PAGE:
Why does China oppose Taiwan’s independence?

Since the 1990s, Taiwan has been a vibrant democracy and an increasingly prosperous one. The IMF estimates Australia’s current GDP as $1.61 trillion, Japan’s as $5.37 trillion and Taiwan’s as $0.68 trillion (almost 20 times the world median). Using purchasing power parity (PPP) dollars, Taiwan’s GDP per capita ($56,959) is more than Australia ($54,891), the EU ($46,888) and Japan ($44,585).

China’s control of Taiwan would give China control over a significant part of the world’s semiconductor manufacturing industry. Taiwan is the world’s largest IC manufacturing region and the second largest IC design region. Taiwan MediaTek, the world’s top five chip companies, supplies a large number of electronic chips to Xiaomi, oppo, Huawei and other mainland brands. Taiwan’s high-precision industrial machine tools play an important role in the global industrial chain. Taiwan is also the world’s leading manufacturer and supplier of life saving drugs. Taiwan occupies a key position in the supply chain of industrial automation, medical technology, information communication, semiconductor, petrochemical, materials, aerospace, etc. Taiwan’s independence  will seriously threaten the security of China’s high-tech industries and shake China’s peaceful development and national interests.

China has much more to lose  from any military confrontation that would be a big setback to its economic stability and international reputation. Taiwan would act as an island aircraft carrier for China, unsinkable and would greatly increase China’s dominance in the South China Sea. Beijing’s rule over Taiwan against its will would be a major strategic setback for the US and its friends and allies in the region, and indeed for democracy. Taiwan also qualifies for U.N. membership but unfortunately, a Security Council recommendation is required and China would veto any such effort. This does not preclude the General Assembly from adopting an annual resolution declaring that Taiwan is fully qualified to be a member state.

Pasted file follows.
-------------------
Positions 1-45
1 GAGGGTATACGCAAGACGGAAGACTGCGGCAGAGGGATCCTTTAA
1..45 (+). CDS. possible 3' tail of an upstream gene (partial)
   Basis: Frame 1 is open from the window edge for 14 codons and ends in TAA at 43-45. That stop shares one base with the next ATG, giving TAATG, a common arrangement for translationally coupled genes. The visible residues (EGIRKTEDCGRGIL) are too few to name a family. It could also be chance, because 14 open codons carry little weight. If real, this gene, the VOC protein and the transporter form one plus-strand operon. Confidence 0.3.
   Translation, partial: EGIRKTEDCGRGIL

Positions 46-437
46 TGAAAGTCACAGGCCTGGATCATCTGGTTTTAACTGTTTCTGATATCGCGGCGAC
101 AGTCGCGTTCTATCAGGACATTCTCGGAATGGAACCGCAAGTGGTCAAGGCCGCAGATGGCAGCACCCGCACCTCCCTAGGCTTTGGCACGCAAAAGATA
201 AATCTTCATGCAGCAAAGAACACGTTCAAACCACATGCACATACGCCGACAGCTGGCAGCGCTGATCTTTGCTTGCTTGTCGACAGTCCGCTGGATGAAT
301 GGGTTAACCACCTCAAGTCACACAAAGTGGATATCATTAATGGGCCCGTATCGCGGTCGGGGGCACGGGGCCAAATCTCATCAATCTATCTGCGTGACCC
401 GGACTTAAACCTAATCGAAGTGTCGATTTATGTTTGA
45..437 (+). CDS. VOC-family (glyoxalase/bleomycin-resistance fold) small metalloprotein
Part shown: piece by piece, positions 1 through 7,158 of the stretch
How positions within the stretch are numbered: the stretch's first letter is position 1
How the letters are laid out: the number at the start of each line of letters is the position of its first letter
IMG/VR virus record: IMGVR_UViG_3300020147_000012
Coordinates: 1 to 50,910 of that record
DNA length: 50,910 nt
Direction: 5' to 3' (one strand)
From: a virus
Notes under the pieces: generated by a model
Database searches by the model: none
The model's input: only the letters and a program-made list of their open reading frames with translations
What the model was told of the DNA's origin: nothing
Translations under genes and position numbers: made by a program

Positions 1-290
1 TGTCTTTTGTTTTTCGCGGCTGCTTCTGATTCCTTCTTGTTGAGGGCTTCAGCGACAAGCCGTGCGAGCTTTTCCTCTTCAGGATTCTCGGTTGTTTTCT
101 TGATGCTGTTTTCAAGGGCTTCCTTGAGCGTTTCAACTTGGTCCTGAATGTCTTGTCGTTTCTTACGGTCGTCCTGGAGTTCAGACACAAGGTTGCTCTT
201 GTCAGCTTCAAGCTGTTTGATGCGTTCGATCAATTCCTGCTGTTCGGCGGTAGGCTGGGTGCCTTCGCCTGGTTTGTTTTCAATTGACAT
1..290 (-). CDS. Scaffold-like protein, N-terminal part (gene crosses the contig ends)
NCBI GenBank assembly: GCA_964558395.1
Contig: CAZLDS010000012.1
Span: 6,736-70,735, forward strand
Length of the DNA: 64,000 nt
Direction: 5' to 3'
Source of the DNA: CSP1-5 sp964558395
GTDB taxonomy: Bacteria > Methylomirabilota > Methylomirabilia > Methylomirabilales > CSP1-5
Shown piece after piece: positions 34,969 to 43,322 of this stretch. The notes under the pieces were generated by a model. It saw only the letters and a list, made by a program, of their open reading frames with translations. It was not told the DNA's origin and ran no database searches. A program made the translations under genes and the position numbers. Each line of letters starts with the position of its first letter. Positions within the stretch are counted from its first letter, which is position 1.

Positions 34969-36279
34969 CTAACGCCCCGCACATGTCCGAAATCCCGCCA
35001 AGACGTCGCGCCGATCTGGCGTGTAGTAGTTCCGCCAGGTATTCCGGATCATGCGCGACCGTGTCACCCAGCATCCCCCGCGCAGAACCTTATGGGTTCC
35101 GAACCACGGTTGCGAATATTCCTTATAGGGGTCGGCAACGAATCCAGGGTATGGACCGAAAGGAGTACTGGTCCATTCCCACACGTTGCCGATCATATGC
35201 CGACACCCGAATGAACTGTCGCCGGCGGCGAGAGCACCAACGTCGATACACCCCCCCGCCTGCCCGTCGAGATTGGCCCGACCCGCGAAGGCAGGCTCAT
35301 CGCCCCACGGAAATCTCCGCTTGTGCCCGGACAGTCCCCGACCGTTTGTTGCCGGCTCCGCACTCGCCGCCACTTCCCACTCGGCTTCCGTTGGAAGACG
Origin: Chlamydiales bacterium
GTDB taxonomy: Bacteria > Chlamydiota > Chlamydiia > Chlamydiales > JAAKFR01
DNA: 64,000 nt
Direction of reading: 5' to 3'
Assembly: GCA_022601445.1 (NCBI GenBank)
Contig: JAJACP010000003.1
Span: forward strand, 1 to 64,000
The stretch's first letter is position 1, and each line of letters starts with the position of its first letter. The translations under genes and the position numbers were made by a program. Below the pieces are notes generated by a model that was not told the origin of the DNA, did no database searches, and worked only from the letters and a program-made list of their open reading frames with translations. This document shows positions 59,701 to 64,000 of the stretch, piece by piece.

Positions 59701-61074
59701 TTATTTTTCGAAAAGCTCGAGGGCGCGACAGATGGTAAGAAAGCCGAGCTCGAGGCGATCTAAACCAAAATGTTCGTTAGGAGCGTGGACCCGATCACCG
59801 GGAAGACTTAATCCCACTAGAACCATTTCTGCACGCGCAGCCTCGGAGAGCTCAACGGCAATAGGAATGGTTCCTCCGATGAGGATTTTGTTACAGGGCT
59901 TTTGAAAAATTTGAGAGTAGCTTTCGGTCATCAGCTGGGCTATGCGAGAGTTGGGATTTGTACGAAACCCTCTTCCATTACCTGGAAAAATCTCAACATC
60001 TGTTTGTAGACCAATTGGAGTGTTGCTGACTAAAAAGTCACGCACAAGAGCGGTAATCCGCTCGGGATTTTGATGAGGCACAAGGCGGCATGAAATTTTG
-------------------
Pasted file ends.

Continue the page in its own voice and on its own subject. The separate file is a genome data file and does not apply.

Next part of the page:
Taiwan’s defence minister has said relations with China are the worst they have been for 40 years. “I believe that China uses the Taiwan issue as a feel good issue. It promotes nationalism, makes the people feel strong and powerful. But the real reasons China threatens to invade free and independent Taiwan are strategic and economic”, he said.

Countries that recognise Taiwan

Currently, only 13 countries (plus the Vatican) recognise Taiwan as a sovereign country and have established full diplomatic relations. They are Belize, Guatemala, Haiti, Honduras, Marshall Islands, Nauru, Palau, Paraguay, Saint Kitts and Nevis, Saint Lucia, Saint Vincent and the Grenadines and Tuvalu which are small island nations themselves. 

The Western world is worried that recognizing Taiwan would provoke an angry China into military action to invade and conquer Taiwan. The hope was that as China integrated into the global order, it would be socialized instead into the liberal norms and perhaps one day acknowledge Taiwan’s right to exist as an independent country if that was the people’s democratic choice. That does not seem to come true any day soon.